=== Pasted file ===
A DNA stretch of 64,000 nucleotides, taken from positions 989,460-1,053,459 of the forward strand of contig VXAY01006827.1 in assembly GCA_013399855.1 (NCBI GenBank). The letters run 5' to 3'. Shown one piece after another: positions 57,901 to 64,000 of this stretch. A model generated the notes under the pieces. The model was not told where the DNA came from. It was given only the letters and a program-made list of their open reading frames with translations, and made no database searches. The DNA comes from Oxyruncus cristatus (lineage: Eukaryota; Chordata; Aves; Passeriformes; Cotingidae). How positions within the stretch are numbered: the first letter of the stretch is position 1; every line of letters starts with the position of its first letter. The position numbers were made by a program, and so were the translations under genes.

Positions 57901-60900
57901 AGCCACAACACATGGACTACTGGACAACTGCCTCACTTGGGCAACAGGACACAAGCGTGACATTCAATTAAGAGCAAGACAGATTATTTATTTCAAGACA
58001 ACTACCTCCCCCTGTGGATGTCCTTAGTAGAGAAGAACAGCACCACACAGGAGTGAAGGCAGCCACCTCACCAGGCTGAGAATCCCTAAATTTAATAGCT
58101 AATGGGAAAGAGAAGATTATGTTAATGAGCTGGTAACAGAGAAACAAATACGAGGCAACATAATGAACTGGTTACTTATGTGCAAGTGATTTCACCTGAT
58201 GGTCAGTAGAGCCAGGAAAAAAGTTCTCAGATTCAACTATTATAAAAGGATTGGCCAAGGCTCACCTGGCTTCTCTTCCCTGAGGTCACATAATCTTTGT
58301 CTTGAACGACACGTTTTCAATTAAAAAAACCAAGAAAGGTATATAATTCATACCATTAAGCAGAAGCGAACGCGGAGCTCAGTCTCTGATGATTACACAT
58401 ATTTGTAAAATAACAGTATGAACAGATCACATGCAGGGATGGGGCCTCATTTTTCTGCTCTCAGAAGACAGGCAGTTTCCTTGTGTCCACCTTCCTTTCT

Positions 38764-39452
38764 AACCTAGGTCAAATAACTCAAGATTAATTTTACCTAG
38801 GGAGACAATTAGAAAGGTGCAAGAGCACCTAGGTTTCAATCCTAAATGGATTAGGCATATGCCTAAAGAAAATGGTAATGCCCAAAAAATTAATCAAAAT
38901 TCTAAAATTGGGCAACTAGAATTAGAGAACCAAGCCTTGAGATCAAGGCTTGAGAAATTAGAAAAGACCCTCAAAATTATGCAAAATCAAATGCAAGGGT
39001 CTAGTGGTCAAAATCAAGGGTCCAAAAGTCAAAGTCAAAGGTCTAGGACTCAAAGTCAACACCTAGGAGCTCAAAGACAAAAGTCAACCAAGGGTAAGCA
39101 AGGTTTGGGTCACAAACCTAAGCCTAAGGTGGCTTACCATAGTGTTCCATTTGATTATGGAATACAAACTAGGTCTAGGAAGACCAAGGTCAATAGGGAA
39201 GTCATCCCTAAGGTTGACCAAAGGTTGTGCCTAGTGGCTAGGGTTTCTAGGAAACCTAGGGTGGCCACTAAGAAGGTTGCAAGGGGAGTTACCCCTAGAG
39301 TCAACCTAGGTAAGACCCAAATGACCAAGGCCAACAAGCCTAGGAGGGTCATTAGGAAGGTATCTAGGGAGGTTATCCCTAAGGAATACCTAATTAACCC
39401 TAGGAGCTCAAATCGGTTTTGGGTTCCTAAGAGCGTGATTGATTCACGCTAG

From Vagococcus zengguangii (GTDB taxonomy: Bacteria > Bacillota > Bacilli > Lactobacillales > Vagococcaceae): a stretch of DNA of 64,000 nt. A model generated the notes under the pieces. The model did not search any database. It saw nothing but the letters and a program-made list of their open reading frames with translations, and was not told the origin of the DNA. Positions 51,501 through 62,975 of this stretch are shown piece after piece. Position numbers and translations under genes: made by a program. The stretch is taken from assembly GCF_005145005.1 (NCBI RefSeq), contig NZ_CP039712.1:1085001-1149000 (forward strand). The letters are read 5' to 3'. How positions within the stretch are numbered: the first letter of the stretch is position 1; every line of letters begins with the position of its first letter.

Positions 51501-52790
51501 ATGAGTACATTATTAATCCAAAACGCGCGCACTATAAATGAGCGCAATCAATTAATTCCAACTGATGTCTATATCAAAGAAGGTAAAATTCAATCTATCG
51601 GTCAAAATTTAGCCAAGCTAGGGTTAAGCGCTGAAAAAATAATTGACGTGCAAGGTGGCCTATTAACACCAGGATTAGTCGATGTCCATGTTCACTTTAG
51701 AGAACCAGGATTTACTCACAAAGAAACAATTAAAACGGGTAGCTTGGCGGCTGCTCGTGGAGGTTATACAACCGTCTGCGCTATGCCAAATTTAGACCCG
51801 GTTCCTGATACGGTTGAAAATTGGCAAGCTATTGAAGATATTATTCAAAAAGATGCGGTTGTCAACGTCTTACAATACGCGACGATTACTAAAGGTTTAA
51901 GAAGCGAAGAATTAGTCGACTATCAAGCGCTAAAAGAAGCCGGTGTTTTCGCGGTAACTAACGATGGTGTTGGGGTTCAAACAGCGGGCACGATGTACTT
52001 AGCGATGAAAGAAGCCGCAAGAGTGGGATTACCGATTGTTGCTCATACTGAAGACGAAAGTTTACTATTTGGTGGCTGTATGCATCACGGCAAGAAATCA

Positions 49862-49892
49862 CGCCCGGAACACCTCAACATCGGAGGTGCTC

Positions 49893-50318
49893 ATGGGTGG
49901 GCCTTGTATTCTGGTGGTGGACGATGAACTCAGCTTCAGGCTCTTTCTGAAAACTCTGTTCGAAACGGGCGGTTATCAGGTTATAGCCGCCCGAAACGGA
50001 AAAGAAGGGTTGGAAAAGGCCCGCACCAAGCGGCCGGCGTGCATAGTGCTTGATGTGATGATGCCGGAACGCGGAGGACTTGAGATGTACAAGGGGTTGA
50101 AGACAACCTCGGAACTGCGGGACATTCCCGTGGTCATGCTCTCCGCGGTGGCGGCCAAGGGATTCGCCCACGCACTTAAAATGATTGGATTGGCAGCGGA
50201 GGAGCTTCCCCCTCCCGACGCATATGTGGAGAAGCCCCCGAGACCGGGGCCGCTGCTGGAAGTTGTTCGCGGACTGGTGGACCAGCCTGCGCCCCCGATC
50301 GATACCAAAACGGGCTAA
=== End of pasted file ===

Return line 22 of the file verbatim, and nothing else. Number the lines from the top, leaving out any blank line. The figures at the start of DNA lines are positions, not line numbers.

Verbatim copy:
51701 AGAACCAGGATTTACTCACAAAGAAACAATTAAAACGGGTAGCTTGGCGGCTGCTCGTGGAGGTTATACAACCGTCTGCGCTATGCCAAATTTAGACCCG